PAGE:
Kapiolani Community College Awarded $5 Million Grant to Support Native Hawaiian Students

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HONOLULU – Kapiʻolani Community College is the recipient of a $5 million multi-year grant from the National Science Foundation to create the Pre-Engineering Education Collaborative (PEEC) program, which implements a comprehensive, six-campus strategy that combines a shared 39-credit pre-engineering curriculum, offered totally online. College partners in this multi-year initiative include the UH Mānoa College of Engineering, UH Maui College, and Windward, Leeward and Honolulu Community Colleges.

“We hope to provide best practice, student-cohort support services and learning opportunities across a continuum of expertise that will prepare future Native Hawaiian engineers to redesign their communities in Hawai’i,” said John Rand, Science Technology Engineering and Math (STEM) program director at Kapi‘olani CC and project director for the new Hawai’i PEEC program. “This new funding will allow faculty, who teach pre-engineering courses, to introduce new and innovative ways of delivering the core math, science and engineering curriculum to our Native Hawaiian and other local students on all islands, with a focus on increasing enrollment and helping students succeed at the UH Mānoa College of Engineering.”

One of the main goals of the PEEC program is to create a quality, online pre-engineering core curriculum that effectively integrates calculus and prepares Native Hawaiian students for higher-level courses. Once students complete the pre-engineering curriculum, they will transfer to UH Mānoa and complete degrees in civil, electrical and mechanical engineering, as well as conduct research with faculty from the UH Mānoa College of Engineering’s Renewable Energy and Island Sustainability program.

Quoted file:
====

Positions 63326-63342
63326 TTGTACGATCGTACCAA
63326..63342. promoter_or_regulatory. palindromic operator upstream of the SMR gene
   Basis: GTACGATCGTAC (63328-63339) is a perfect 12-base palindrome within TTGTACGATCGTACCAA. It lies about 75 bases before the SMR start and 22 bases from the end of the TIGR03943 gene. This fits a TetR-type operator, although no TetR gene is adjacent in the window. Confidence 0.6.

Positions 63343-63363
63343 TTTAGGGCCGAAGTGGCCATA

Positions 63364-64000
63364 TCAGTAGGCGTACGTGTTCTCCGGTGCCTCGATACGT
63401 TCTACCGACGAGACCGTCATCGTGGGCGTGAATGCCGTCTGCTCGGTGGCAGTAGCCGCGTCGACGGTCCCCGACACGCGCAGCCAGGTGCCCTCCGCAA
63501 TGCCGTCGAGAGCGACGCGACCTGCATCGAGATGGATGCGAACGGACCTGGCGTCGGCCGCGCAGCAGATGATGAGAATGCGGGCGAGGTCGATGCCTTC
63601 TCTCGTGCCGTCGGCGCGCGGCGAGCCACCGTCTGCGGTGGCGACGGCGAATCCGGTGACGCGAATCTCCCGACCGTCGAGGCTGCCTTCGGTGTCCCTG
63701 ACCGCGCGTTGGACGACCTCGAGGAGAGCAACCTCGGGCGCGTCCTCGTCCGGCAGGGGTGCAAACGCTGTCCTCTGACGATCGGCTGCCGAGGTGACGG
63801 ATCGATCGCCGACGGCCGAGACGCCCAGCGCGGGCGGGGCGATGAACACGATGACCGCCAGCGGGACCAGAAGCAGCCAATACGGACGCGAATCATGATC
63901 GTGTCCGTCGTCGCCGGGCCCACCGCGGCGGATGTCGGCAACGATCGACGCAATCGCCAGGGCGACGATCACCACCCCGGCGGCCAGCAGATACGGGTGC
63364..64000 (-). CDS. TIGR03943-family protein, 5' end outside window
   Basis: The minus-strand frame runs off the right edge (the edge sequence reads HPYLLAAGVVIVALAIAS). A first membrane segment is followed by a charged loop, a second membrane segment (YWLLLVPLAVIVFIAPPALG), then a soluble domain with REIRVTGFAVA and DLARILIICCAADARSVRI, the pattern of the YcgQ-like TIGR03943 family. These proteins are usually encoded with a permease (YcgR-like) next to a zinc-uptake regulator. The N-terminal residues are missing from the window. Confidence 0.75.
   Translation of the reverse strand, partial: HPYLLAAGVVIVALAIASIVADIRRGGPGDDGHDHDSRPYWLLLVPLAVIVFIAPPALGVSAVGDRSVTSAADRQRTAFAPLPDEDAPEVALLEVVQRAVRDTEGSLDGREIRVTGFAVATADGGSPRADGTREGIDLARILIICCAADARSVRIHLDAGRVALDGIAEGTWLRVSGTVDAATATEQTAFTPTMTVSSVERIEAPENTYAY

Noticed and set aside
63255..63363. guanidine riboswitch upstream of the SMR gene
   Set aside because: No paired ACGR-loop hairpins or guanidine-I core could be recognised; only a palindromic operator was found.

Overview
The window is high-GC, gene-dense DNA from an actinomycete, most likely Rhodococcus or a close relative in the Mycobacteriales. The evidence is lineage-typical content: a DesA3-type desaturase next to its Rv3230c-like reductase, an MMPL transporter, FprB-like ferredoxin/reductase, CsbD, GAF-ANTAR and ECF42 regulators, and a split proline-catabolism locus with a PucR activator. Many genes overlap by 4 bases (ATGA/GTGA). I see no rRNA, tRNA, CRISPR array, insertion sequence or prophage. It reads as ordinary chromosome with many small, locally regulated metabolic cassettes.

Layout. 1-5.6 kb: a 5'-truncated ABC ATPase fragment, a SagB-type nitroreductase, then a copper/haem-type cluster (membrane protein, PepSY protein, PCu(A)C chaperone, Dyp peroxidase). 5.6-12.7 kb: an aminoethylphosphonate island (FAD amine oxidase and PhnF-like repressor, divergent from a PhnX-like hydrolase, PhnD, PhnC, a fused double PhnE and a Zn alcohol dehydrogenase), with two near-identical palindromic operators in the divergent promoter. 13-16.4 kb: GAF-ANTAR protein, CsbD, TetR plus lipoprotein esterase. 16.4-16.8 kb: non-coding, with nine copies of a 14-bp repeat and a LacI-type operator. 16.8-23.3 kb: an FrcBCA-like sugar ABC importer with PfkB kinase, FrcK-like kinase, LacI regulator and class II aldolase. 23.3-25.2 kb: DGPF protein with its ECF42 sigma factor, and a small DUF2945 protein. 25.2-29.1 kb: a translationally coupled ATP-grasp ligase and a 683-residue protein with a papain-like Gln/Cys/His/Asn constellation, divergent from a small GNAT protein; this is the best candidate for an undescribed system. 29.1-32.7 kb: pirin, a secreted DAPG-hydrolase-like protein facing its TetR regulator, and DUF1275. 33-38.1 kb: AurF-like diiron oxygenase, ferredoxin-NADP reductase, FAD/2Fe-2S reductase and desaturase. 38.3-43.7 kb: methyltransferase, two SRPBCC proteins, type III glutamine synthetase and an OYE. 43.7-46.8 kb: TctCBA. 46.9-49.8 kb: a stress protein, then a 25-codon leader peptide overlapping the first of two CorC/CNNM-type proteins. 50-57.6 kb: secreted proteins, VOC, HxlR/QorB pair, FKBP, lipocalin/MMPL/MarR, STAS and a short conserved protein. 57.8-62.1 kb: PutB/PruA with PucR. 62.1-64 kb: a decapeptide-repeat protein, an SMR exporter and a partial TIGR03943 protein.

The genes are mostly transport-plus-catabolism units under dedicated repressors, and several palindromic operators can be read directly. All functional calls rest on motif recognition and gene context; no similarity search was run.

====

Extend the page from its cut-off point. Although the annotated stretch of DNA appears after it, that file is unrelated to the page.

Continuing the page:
The PEEC program will also help resolve a major national problem for community colleges attempting to develop effective engineering transfer pathways to universities for students underrepresented in STEM. By offering courses online, student enrollment can be consolidated across campuses to make them cost-effective and sustainable for the offering campus. The program activities will initially support students on O‘ahu and Maui with the goal to ultimately offer the PEEC program throughout the state.

About Kapiolani Community College
Kapi‘olani Community College is the largest two-year campus in the ten-campus University of Hawai‘i System. With 9,000 students enrolled per semester in credit programs, Kapi‘olani’s nationally recognized general education program prepares students for effective baccalaureate transfer, civic engagement, and 21st century careers in programs such as culinary arts and hospitality, nursing and health sciences, business and information technology, new media arts, biotechnology and teacher education. The college bears the name of Hawai‘i’s Queen Julia Kapi‘olani, and her motto, “Kulia i ka Nu‘u” or “to strive for the highest,” inspires the college‘s collective work in support of academic success for Native Hawaiian and other diverse local and international students. For more information, visit www.kapiolani.hawaii.edu .

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  1. On the downside: It’s too bad that this $5 Million grant is racially exclusionary. Hawaii needs students of all ethnicities to study science, math, engineering, and technology. On the upside: I’m glad to see ethnic Hawaiian students studying real subjects that will prepare them for productive jobs at good salaries, instead of going off into the ghetto of “Hawaiian Studies.”

    A side note about Queen Julia Kapiolani. If you take a tour of ‘Iolani Palace, you’ll see the bedroom where she slept. The pillows still have their original pillowcases, embroidered with her motto “Kulia i ka nu’u.” That phrase indeed does mean “Strive for the highest” and is also the motto of Kamehameha Schools. But the phrase has at least two other meanings. “Kulia” is the Hawaiianized name “Julia.” And “nu’u” means “top.” So a Palace tour guide once told the group I was in: “Kulia i ka nu’u” might be Kapiolani’s way of boasting “Julia is on top” meaning that she was the Queen, at the top of the social ladder. And then, said the tour guide with a wink, it could also mean something quite different in view of the fact that this is the bedroom. He kaona kolohe no!

  2. This new funding will allow faculty, who teach pre-engineering courses, to introduce new and innovative ways of delivering the core math, science and engineering curriculum to our Native Hawaiian and other local students on all islands, with a focus on increasing enrollment and helping students succeed at the UH Mānoa College of Engineering. http://www.prosupplements.net/blackline-elite-doe

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